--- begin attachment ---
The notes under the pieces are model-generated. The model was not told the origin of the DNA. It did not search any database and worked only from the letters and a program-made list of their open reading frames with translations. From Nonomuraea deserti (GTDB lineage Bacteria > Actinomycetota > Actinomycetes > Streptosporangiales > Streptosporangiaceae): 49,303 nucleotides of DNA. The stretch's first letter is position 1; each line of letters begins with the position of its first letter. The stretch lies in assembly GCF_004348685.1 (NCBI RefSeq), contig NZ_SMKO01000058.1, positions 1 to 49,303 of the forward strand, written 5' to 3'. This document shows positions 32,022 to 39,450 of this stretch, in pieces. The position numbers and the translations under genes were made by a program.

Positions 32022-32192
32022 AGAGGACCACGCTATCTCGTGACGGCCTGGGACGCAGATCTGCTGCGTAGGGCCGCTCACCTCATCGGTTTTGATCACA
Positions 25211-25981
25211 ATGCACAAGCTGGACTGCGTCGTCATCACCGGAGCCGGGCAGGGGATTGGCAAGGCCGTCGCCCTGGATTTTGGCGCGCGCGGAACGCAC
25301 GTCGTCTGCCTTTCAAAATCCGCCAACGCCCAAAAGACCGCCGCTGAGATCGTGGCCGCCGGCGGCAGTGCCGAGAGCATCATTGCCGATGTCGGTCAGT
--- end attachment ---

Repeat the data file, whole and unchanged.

The notes under the pieces are model-generated. The model was not told the origin of the DNA. It did not search any database and worked only from the letters and a program-made list of their open reading frames with translations. From Nonomuraea deserti (GTDB lineage Bacteria > Actinomycetota > Actinomycetes > Streptosporangiales > Streptosporangiaceae): 49,303 nucleotides of DNA. The stretch's first letter is position 1; each line of letters begins with the position of its first letter. The stretch lies in assembly GCF_004348685.1 (NCBI RefSeq), contig NZ_SMKO01000058.1, positions 1 to 49,303 of the forward strand, written 5' to 3'. This document shows positions 32,022 to 39,450 of this stretch, in pieces. The position numbers and the translations under genes were made by a program.

Positions 32022-32192
32022 AGAGGACCACGCTATCTCGTGACGGCCTGGGACGCAGATCTGCTGCGTAGGGCCGCTCACCTCATCGGTTTTGATCACA
Positions 25211-25981
25211 ATGCACAAGCTGGACTGCGTCGTCATCACCGGAGCCGGGCAGGGGATTGGCAAGGCCGTCGCCCTGGATTTTGGCGCGCGCGGAACGCAC
25301 GTCGTCTGCCTTTCAAAATCCGCCAACGCCCAAAAGACCGCCGCTGAGATCGTGGCCGCCGGCGGCAGTGCCGAGAGCATCATTGCCGATGTCGGTCAGT